Stell also complained about a trip to a company leadership conference in Cancun.   The conference was developed by King. Stell and several other employees “won” this trip.   Many of the other employees who “won” the trip were older or even “very much older” than he was.   Stell did not go on the trip because it conflicted with his planned family vacation.   Stell testified that King was “not real happy with me, and he said that I would never do this to him again.”   Stell complained about the “harassment and treatment [he] received after” declining to go on that trip.   Even if Stell was treated poorly after declining to go on the trip, there is no indication that such treatment was due to his age.

Stell also complained that he had to pay out of his own pocket for a Sales Manager to attend the Cancun trip.   He testified that “[u]nder this trip that Mr. King designed and developed, sales managers had to pay out of their pocket for an agent to attend this trip.   District managers had to pay for the leading sales manager in the-their district to attend this trip.”   Stell did “not feel that [he] should have to personally pay out of [his] pocket to send an agent on a trip that was a company-or a company-sponsored program.” 60  If this was the company policy, and even if it was a bad policy, Stell utterly failed to connect it in any way to age discrimination.   In fact, he admitted younger District Managers also had to pay for their Sales Managers to go on the trip.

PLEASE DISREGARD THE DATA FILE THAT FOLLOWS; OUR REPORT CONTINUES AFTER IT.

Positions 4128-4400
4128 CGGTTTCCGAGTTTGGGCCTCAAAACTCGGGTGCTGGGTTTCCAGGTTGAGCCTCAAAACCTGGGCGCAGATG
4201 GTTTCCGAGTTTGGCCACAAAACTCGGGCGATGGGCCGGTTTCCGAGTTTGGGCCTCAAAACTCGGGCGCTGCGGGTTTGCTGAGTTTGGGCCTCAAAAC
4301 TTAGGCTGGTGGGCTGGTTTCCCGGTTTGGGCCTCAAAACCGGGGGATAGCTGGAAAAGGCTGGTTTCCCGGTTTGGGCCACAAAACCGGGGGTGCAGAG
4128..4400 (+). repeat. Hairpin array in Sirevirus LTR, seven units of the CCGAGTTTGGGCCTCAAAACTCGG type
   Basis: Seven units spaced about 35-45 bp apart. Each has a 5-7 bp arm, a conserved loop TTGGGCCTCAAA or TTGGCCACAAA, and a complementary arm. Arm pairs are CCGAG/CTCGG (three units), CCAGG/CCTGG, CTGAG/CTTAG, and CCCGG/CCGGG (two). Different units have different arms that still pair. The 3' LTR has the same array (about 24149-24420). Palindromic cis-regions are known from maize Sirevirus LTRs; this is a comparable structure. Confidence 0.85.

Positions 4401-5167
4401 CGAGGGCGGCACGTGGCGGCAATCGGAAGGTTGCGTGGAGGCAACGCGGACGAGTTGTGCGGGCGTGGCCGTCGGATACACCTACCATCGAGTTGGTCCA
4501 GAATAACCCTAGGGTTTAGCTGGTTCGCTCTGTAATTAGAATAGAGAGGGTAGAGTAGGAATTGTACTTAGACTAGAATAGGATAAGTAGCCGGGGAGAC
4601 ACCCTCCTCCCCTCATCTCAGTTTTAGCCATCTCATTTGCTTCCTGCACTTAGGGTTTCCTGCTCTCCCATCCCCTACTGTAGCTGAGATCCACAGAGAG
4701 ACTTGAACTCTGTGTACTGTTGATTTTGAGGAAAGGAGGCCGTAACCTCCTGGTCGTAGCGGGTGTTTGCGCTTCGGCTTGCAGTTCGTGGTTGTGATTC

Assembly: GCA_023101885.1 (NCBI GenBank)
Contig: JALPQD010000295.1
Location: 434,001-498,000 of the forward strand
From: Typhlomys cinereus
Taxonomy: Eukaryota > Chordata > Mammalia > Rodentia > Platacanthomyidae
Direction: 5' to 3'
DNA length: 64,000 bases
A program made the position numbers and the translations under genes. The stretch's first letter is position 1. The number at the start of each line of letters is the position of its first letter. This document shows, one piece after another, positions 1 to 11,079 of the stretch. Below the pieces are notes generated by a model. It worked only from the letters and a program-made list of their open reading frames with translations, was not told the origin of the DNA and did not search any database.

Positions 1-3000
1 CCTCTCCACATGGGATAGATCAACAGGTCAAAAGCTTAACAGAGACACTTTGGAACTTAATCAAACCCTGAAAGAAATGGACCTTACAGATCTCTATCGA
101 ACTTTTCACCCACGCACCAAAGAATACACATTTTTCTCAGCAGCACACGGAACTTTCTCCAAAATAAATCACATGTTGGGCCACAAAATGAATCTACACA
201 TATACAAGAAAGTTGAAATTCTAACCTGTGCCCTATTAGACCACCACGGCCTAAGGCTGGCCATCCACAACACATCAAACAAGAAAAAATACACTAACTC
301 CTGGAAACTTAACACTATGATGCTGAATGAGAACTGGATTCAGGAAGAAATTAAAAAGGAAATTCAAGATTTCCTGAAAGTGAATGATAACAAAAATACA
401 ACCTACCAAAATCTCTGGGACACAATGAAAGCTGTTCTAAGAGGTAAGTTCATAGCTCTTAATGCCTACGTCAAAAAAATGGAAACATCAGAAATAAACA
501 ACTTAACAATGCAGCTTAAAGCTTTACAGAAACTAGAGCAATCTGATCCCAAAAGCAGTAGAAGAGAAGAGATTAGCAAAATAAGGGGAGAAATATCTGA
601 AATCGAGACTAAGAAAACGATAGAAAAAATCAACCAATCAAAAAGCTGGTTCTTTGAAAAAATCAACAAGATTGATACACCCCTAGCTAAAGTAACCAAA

Stell also testified that the company refused to authorize repairs to his district office.   He claimed his office was remodeled about a month after he was replaced by a new District Manager, Cecil Harris, who was in his “late 30s, early 40s.”   Stell also complained about a “Torch Club” convention he wanted to attend.   He was told he would not be invited, but that opt-in Plaintiff Harold Carter would be invited instead, because Carter's district had been experiencing positive growth.   When Carter went on sick leave, Stell asked to take his place at the convention, but Stell was not invited. He claimed younger, less productive District Managers were invited.   Stell admitted, however, that at least one of the managers in attendance was in his late 50s or early 60s.

Stell claimed King was “more of a buddy” to the younger District Managers but “more business-like with the older district managers.”   Even if true, this difference in treatment does not mean Stell was constructively discharged because of his age.   It is hardly intolerable for an employee's superior to treat him in a “business-like” manner, even if the employee thinks the supervisor appears friendlier to others.